First, it is a good strategy to purchase your tickets online at the Universal Orlando website. This gets you a $19.15 discount on multi-day tickets, though one-day tickets are $2.15 more expensive online. But mostly what the online option does is save you time.
If your schedule only allows one day at Universal Orlando, the choice is both simple and complicated. Simple because you'll only need a one-day pass, complicated because you must choose between two wonderful parks or try to do both parks in one day. If you will be visiting at a busy time of year, the best advice is to choose one park. The one-day, two-park option will pretty much give you a "Universal's Greatest Hits" sort of experience with many attractions missed for lack of time.
However, if you are visiting during a slow period, are staying at an on-site hotel (which gives you preferred access to rides), or know you will be skipping kiddie attractions and "aggressive" rides like the roller coasters, then you can probably comfortably do two parks in a single day. Conversely, if you will only be doing the aggressive thrill rides, then the two-park option might also work for you, especially if you are staying on site.
But don't try to cram both parks into a single day. There is just too much to see, do, and savor. In fact, Universal's multi-day option is so reasonably priced that you really owe it to yourself to slow down and smell the roses. But if you only have one day available, please try to avoid the temptation to do both parks. So let's say you have one day. Which park should you choose? Until recently, the answer had been a slam-dunk: go to Islands of Adventure. It's newer, it's special, and since Harry Potter's much-publicized arrival it's been the one all your friends back home want to hear about. But with the arrival of Transformers, Springfield U.S.A., and (in 2014) Diagon Alley, USF has rapidly become the hot park to brag about visiting.
On a practical level, if you like live shows and 3-D movies but hate upside-down roller coasters and soaking water rides, you might find Universal Studios Florida more to your liking. USF also features fewer outdoor attractions, making it a drier choice in inclement weather. Read the chapters that follow and make your own decision. If you have two days, then the most sensible option is to purchase a Two Day Base Ticket and visit each park on different days. If you want to spend three or four days in the parks, additional discounts kick in that make the Park-to-Park Access option most attractive. Note that Park-to-Park tickets may be mandatory to fully experience the Hogwarts Express train connecting the parks' Harry Potter areas (opening summer 2014).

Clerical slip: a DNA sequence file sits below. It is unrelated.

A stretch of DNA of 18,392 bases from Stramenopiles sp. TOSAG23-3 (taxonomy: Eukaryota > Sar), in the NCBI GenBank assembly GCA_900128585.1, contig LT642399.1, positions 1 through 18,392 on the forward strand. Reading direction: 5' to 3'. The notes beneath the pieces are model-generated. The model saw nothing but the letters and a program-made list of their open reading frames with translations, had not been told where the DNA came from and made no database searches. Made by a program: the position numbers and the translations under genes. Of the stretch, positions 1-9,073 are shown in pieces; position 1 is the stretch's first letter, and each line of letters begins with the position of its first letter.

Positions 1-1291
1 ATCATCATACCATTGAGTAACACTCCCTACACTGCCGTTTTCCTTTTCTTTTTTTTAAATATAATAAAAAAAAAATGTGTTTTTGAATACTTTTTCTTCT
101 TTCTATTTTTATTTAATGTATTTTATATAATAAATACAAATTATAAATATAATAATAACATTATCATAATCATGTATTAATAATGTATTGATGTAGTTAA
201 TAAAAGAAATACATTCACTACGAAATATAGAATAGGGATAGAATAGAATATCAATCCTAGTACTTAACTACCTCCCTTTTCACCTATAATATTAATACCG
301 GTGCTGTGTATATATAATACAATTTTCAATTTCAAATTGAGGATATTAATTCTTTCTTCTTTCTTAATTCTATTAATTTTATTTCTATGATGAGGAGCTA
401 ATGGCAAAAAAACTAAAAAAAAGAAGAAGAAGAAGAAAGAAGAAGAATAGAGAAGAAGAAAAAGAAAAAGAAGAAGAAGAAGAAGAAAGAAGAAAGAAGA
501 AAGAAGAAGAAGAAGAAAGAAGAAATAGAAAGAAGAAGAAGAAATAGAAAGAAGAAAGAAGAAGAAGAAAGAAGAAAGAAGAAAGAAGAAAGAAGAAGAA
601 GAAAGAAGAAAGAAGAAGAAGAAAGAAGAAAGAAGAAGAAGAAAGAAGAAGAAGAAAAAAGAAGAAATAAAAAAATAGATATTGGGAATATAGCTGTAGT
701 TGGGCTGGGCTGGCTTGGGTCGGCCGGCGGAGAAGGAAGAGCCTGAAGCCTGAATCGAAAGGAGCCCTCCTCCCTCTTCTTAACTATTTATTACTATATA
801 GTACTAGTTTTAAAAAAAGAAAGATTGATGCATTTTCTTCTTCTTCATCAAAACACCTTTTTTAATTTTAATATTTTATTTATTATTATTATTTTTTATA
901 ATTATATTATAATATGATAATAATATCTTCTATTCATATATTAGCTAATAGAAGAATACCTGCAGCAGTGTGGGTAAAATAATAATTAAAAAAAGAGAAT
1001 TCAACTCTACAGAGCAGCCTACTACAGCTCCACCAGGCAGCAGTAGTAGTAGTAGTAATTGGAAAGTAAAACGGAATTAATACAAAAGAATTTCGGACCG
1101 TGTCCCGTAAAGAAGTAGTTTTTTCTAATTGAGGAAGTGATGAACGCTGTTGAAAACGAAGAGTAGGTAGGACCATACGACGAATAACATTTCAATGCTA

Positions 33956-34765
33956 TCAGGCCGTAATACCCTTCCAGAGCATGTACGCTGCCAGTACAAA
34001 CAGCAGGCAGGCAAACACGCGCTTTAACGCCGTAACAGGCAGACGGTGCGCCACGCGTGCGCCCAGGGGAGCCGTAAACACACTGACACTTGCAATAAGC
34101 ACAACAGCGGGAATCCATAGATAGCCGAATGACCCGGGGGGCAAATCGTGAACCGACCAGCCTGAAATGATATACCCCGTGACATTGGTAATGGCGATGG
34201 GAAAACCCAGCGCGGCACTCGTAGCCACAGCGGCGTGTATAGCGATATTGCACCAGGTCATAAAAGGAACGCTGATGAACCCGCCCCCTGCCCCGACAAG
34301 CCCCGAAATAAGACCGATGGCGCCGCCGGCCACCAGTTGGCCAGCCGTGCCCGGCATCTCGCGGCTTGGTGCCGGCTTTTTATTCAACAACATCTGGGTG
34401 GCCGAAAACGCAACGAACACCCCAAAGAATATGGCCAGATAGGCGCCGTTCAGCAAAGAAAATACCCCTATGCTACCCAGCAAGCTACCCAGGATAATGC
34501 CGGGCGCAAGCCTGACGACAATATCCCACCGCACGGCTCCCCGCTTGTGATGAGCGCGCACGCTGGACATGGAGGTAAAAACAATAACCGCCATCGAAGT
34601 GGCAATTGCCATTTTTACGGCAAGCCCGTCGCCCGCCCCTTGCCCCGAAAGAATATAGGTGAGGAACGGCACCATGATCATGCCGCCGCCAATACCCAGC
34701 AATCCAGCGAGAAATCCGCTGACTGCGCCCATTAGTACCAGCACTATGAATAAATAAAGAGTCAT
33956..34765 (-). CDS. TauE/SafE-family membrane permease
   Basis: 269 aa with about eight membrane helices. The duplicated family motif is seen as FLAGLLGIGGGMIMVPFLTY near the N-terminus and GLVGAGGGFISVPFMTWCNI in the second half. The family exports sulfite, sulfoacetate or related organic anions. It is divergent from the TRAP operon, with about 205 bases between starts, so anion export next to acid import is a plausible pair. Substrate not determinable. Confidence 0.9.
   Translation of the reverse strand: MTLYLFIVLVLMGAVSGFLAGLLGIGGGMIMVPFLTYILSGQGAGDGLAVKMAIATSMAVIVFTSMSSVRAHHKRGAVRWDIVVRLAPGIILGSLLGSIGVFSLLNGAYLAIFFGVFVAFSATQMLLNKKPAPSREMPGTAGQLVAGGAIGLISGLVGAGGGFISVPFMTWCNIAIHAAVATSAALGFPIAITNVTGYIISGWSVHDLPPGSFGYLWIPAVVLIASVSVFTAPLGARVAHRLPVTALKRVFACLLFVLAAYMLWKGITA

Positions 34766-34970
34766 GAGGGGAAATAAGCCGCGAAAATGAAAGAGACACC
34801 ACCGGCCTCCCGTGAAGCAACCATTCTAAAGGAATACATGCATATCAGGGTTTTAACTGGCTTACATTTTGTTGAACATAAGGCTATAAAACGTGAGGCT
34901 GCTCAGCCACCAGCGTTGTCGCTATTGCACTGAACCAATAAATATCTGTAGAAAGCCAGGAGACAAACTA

After four days, however, the cost of parking (5 days times $16 is $80!) makes it more economical to purchase a Preferred Annual Pass for one member of your party, and Park-to-Park tickets for the rest. And if you are considering a stay at one of the resort hotels, remember that an annual pass will entitle you to special rates, if you come at the right time of year. For example, annual passholder rates at the Hard Rock Hotel can sometimes be $60 less than the best rate available. A four-day stay and the annual pass practically pays for itself!
Think twice before grabbing a Power Pass, however. This option makes sense only if you have figured a way around paying for parking. The dollar difference between a Preferred annual pass and the Power Pass is roughly five days of paid parking. Factor in the blackout dates and the money you lose by not getting a discount on meals and shopping and the Power Pass looks even less attractive. The Premier Annual Pass is only recommended for locals and frequent visitors who like late afternoon Express access, the added luxury of preferred or valet parking, CityWalk clubs, and Halloween Horror Nights. If you don't plan on taking advantage of those perks, it will be hard to make the additional investment pay off.
The Orlando FlexTicket is also an excellent buy for people whose main interest is Universal and who have two weeks to spend in Orlando. You can spend one day each at the other parks and the remaining 10 or 11 days coming and going as you please at the two Universal parks. The per-day cost is roughly $23 to $26, which is a lot of entertainment bang for the buck. If you have any doubts about whether you will enjoy the theme park experience, you can hedge your bets. You can upgrade any pass to a more expensive pass while you are still in the park. The price you pay will be exactly what you would have paid if you'd purchased the more expensive pass when you first arrived.
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